I wish we lived in a world in which people could – weather conditions aside – wear whatever they want with no worse consequences than the occasional sunburn (no, but seriously, wear sunblock!). Wearing a mini-skirt past age 40/over 200 lbs.? Have at it – you look fab! Wearing clothing traditionally assigned to another gender? Rock on, have fun! Covered from head to toe? Do it! Walking down the street naked? Just watch for broken glass! I wish we could all get over our prejudices enough that people could do what felt right without being harassed or criticized, or contributing to negative stereotypes.
Unfortunately, we live in an imperfect world full of subtle and nuanced biases that affect our perceptions of others. This is where I have some reservations about “sexy” costumes. Much of this post applies to “sexy” costumes in general, but I’m referring specifically to costumes of the “Sexy (Fill in the Blank)” variety; those which replicate certain aspects of an existing costume/character, but alter it to make it “sexy” (usually by revealing more skin). The classic example is the “sexy nurse”: it has the white “coat”, the traditional cap, and the Red Cross insignia of an old fashioned nurse’s uniform. However, the “sexy” version is typically skin tight, ends at the upper thigh, and has a V-neck low enough to show cleavage. The image here is from the first Google result I found for “sexy nurse” (and these are the most conservative costumes – believe me, most were NSFW).
Why are “sexy” costumes a problem? Well, they’re not, in and of themselves, but we don’t wear costumes in a void – we wear them out in the world. One can’t separate a costume from the larger context in which it exists, and unfortunately, we live in a society with negative gender stereotypes that can affect everything from what job a person has to their physical safety. What does that have to do with costumes, you ask? Well, let’s have a look at that.
Sexy, First and Foremost!
There’s an enormous amount of pressure disproportionately placed on women to be physically attractive – our relationships, our jobs, even our sense of self-worth may rely on it. The world of costumes reflects the disproportionate nature of this expectation: a quick search on the term “sexy nurse costume” revealed dozens of websites that sell variations of this idea. Of the 90 different sexy nurse costumes from the website shown here, only two are male, and the next five search results contained no male options at all. In the cosplay world, Dorkly’s 21 weirdest “Sexy Cosplay” list from earlier this year contains only four examples of male costumes. An image search for “sexy cosplay” showed (as of October 29, 2017) only one man and hundreds of women (before I stopped clicking). One would be hard pressed to find a single source that didn’t show more “sexy” costumes for women than men.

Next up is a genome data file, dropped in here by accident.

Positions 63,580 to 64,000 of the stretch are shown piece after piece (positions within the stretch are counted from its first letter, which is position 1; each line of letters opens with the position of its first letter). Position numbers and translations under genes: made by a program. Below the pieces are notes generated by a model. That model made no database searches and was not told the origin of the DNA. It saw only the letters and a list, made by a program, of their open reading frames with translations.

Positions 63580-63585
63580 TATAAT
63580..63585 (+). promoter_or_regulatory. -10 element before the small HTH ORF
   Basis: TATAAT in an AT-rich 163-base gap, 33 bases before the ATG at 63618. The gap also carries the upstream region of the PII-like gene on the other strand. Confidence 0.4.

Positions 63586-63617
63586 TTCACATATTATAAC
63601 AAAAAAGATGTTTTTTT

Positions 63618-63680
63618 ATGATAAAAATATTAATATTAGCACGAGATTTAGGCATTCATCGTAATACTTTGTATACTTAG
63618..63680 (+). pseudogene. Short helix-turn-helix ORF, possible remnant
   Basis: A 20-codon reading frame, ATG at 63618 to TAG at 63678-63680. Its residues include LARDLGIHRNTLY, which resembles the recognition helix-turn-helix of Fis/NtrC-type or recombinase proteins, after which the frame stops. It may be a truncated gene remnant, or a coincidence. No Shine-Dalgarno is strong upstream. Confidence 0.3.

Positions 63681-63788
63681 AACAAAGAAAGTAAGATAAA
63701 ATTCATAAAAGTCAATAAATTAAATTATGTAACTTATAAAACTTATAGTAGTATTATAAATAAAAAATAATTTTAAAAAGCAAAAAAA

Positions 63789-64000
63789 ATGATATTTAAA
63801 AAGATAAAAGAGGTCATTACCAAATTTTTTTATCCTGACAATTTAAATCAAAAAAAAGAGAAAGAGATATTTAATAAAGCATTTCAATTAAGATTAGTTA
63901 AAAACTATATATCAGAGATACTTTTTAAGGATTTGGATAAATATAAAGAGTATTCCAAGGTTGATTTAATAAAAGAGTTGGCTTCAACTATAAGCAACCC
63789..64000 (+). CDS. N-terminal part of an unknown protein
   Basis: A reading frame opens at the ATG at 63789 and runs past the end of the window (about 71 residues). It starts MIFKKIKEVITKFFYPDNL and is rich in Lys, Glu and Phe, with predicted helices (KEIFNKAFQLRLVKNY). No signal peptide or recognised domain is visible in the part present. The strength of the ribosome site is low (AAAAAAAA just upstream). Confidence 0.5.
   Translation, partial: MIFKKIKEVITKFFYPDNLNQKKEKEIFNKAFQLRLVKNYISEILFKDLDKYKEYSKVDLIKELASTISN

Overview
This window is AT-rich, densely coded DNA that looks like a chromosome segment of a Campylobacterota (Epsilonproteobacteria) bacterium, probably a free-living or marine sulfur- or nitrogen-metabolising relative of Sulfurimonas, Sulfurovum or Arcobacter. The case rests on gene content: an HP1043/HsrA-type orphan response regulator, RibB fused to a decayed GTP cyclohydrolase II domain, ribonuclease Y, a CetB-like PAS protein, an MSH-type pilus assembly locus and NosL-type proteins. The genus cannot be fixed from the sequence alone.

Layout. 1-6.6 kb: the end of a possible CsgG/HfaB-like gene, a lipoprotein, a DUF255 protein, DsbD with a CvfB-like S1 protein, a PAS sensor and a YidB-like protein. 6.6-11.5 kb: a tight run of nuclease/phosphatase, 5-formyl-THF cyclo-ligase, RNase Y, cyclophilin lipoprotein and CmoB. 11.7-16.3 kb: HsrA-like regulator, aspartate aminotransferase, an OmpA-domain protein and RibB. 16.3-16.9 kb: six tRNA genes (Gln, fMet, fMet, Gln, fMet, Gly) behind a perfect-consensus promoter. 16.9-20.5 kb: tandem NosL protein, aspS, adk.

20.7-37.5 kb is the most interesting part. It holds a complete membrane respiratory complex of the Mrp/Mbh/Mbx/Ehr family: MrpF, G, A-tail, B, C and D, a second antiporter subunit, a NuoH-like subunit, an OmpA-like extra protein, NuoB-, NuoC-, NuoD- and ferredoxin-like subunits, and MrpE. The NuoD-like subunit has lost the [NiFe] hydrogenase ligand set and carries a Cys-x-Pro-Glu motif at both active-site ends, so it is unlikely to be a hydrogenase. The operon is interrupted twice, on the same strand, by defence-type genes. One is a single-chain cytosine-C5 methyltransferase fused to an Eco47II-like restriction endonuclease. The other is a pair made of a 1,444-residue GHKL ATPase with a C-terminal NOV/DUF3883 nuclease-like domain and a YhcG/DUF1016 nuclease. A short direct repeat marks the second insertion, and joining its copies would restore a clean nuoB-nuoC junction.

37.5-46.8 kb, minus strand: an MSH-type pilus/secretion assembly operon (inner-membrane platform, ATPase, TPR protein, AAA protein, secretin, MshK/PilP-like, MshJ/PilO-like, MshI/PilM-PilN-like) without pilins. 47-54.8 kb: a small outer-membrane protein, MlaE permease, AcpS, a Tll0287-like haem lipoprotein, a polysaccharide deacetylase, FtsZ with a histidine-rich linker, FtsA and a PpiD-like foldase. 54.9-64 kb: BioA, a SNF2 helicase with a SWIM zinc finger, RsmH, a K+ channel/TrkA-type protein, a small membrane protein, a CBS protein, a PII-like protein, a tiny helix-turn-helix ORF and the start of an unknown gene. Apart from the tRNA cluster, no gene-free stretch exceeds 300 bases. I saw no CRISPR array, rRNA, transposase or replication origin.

In addition to this female bias, “sexy” costumes, by definition, put emphasis on sex appeal over other aspects: skimpy costumes cover so little of the body that viewers are now looking at mostly bare skin. So when cosplay galleries and videos focus on these costumes, these media sacrifice quality and variety for sex appeal. This is not to say that “sexy” costumes can’t also be high quality, but they shouldn’t be valued over less revealing costumes of equal quality.
“Sexy” costumes are also just not very creative. There’s little fabric or armor or whatever left to work with when the wearer is mostly naked, limiting the construction options for the costume. It’s also an obvious and overused mashup, so much so that it’s almost become a bit of a joke (like the Dorkly piece above) to find the most bizarre combination of “sexy” and “costume.” (Sexy Watermelon, anyone?) It’s fun to wear and see bizarre “sexy” costumes sometimes. I get that. I respect it. But the disproportionate amount of attention these costumes receive points to screwed up priorities in which sex appeal is valued above all things.
The Weaker Sex
In addition to the quantitative disparity, there’s a qualitative difference between male and female sexy costumes as well. The male “sexy nurse” costumes above, for example, look … pretty much like normal scrubs and street clothes, except that one is sleeveless – quel scandale! Note also that the female costumes are all described as “nurses” while the male costumes are both “doctors,” reflecting a longstanding gender bias in the medical professions that’s still an issue today (see What Sexism in Medicine Looks Like for more unsavory details).
Dorkly’s list, too, illustrates how male “sexy” costumes generally cover more of the body than those of their female counterparts. As another example (and also just for fun because there’s some seriously great cosplay!), check out this video from Comiket 2017. Notice the prevalence of more revealing costumes on women? Note also that the “sexy” male cosplay tends to emphasize musculature and include weapons – traits associated with strength – while the women have little muscle definition and their costumes rarely include weapons. That perceived difference in strength isn’t your imagination: in the world of film/TV/video games, protagonists are far more likely to be male, while women are far more likely to play a “damsel in distress” role in need of male rescue. These media are the source material for cosplay and thus this stereotype of helpless women in need of saving is reflected in the costumes themselves.